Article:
In the beginning, we set up our device targets through material path-finding study, and then determine the architecture and process conditions. We perform the TCAD simulation with these conditions ready and get the initial result. Next combine with Middle-Of-the-Line (MOL) & Back-End-Of-The-Line (BEOL) extracted parasitic parameters, we extract the SPICE model parameters, and take the result into Ring Oscillator (RO) simulation, if the Performance Per Area (PPA) can meet our initial target, then we extract our device data and curves as a result; if not, then as a learning circle, we will continue to optimize our simulation conditions.
2.2.   Device structure
Figure 3 illustrates the device architecture of the simulated FinFET and cross-section view of the device doping profile.

(a)


(b)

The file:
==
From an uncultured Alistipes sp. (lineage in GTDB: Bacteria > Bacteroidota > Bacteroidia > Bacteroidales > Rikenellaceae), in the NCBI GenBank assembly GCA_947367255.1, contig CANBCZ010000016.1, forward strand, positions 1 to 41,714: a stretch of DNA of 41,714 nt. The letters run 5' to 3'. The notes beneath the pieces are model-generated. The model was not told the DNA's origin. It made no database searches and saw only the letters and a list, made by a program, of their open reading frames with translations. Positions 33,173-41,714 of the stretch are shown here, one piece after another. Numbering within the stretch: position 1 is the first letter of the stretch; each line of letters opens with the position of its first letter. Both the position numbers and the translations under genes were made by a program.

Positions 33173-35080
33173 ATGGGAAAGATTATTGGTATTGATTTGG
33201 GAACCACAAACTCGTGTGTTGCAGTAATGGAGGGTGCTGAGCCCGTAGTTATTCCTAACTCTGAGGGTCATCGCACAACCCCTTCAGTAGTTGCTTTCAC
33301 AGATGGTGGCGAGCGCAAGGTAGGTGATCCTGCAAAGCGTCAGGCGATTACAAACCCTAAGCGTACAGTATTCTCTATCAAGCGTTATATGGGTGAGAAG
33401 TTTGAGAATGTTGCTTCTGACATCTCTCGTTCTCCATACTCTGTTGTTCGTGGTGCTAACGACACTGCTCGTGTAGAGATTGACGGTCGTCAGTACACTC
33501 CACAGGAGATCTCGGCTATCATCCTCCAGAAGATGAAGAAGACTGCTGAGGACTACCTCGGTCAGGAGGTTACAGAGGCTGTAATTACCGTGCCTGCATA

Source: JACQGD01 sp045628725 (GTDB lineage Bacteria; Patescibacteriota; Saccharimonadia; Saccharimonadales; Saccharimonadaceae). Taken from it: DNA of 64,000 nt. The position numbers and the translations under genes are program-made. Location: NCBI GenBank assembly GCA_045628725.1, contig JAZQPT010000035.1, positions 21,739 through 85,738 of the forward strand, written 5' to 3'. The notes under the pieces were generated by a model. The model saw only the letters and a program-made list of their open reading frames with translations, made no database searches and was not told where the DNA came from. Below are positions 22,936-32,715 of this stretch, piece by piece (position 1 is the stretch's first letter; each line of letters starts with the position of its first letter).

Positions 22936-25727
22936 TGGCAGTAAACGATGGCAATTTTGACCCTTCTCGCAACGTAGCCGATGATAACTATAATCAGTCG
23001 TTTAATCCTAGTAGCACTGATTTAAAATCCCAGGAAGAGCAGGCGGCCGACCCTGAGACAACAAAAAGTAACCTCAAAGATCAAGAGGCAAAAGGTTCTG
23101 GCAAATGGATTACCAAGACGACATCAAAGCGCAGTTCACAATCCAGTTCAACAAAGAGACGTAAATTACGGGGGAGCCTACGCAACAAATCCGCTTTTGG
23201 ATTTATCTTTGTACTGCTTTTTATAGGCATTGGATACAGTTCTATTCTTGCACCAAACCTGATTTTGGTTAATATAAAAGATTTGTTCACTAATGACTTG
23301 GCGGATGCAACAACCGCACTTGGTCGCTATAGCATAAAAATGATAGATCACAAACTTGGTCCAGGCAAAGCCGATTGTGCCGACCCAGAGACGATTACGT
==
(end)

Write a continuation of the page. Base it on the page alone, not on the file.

Figure 3.   (a) NFET; (b) PFET.
In this simulation, a Fin pitch of 24 nm, a Poly pitch of 50 nm, and a total gate length (LG) of 19 nm have been adopted. We set the top fin-width (Tfin) = 5 nm and the fin-height (FH) equal to 50-55 nm as a standard device; (SiO2+HfO2) were considered as the gate oxide and (low K+ high K Si3N4) as spacer material. Fixed total spacer length (LSP) of 5 nm was used. The doping concentrations were Phosphorus 1.0E21 for NFET and Boron 1.2E21 for PFET respectively in the source/drain (S/D) region. Around 15 nm contact (CT) dimension was applied. The key dimension of different parameters for the simulated device is listed in Table 1.


Table 1.   Device parameters used in the simulation.
2.3.   Simulation Process Flow